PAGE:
California medical pot crackdown hits upscale Santa Barbara
LOS ANGELES (Reuters) - A crackdown on California's medical marijuana supply chain by federal authorities targeting the state's illegal drug trade arrived this week in the affluent, coastal county of Santa Barbara.
The latest actions include three asset forfeiture lawsuits filed against properties housing marijuana operations and warning letters sent to people associated with 10 cannabis dispensaries deemed "illegal marijuana stores," federal officials said.
"All known marijuana stores in Santa Barbara County are now the subject of federal enforcement actions," a statement from the U.S. Attorney's Office in Los Angeles said.
The moves on Santa Barbara storefronts and cultivation facilities mark the fourth such sweep in recent months in the seven-county California region that ranks as the largest federal law-enforcement district in the nation, U.S. attorney spokesman Thom Mrozek said.
He said authorities have gone after 150 pot stores in the district since October, when federal prosecutors announced a statewide crackdown on what they called a massive network of illegal cannabis suppliers established under the guise of California's medical marijuana law. Most of those stores have been closed, Mrozek said.
Similar crackdowns have been launched in other states as well, notably Colorado, Montana and Washington, in an escalation of friction between the federal government and states that have decriminalized marijuana for medical purposes.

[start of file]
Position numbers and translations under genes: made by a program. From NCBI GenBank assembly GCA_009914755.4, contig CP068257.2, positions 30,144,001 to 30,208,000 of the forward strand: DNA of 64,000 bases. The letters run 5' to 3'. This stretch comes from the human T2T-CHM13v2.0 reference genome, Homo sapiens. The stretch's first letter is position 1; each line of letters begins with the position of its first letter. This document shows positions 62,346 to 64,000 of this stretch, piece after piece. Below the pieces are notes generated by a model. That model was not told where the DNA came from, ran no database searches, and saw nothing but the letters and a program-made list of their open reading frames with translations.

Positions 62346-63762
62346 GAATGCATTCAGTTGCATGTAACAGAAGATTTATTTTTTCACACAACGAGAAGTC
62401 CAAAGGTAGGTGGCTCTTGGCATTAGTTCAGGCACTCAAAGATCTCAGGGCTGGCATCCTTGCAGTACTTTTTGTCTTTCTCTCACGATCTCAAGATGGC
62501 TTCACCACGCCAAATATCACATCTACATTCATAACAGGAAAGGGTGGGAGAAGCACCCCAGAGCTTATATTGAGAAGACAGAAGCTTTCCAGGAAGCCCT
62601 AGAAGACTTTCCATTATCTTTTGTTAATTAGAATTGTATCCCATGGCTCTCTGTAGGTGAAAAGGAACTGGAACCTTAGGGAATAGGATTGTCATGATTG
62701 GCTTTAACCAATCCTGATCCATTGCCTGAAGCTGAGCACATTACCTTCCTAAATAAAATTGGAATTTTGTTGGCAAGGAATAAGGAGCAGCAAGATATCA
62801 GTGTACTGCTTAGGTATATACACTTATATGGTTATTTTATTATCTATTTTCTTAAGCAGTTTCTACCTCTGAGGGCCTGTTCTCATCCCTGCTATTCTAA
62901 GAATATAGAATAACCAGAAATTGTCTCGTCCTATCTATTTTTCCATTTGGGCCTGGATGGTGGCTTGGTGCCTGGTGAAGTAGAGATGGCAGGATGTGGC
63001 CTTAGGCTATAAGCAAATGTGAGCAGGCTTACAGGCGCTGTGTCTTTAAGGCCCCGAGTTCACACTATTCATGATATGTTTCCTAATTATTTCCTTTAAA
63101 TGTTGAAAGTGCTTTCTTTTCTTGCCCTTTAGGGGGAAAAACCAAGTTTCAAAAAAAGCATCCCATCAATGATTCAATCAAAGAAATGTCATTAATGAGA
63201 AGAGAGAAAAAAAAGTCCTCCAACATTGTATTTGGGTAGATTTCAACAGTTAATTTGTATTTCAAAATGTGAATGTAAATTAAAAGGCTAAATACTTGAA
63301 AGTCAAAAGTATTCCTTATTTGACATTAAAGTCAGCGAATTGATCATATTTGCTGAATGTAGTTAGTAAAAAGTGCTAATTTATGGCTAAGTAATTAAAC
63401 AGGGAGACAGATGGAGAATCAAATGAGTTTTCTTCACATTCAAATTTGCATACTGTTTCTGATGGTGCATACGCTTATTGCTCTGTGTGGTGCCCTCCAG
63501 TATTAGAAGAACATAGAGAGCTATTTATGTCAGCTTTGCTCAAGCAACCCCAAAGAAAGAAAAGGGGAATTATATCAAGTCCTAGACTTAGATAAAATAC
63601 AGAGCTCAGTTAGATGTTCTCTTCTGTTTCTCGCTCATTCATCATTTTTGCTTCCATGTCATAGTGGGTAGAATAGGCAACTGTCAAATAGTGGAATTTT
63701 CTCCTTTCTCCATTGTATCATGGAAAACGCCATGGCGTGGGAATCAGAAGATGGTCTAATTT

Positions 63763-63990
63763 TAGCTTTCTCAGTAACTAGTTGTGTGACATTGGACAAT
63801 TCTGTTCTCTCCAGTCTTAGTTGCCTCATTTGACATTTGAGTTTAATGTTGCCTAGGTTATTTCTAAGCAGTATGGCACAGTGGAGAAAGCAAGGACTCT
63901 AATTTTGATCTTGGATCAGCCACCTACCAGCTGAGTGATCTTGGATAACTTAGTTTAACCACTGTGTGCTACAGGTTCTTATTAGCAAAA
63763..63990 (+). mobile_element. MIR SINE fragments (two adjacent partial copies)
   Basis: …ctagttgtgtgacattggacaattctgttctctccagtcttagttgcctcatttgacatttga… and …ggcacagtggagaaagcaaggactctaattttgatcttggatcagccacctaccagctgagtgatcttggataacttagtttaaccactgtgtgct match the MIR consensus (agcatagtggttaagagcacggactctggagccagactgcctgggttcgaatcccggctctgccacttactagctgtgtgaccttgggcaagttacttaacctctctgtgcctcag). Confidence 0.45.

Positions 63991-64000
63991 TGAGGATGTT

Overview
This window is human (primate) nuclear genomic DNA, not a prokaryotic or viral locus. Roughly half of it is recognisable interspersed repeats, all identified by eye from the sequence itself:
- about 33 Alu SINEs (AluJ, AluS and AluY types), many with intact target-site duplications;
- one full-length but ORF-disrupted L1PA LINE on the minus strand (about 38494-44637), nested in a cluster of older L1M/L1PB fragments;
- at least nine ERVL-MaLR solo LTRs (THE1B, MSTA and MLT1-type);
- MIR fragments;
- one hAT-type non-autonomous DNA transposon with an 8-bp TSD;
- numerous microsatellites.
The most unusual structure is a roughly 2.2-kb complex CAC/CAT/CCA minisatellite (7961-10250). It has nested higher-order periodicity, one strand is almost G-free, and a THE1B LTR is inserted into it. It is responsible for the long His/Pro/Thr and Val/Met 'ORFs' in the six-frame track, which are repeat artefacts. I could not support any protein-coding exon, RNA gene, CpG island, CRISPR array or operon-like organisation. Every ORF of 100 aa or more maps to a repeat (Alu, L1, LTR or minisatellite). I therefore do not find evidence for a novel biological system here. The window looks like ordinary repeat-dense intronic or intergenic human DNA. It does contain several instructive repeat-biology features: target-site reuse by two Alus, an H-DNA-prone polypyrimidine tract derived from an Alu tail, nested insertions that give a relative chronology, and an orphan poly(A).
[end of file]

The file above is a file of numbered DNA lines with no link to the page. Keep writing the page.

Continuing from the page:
California was the first to do so - in 1996 - and 15 other states and the District of Columbia have enacted similar statutes, though marijuana remains classified as an illegal narcotic under federal law.
Mrozek said federal authorities also conducted raids on a dispensary, on an indoor pot farm and on the homes of people identified as operators of those two facilities.
"No one's been arrested, nor do I anticipate anyone being arrested," Mrozek said, adding that the actions taken on Tuesday and Wednesday amounted to non-criminal enforcement.
One dispensary was hit with an asset forfeiture notice for operating as a not-for-profit business even though it lacks non-profit status for tax purposes, officials said. A warehouse run as an indoor cultivation center was singled out for using substandard and unpermitted electrical equipment.
(Editing by Cynthia Johnston and Mohammad Zargham)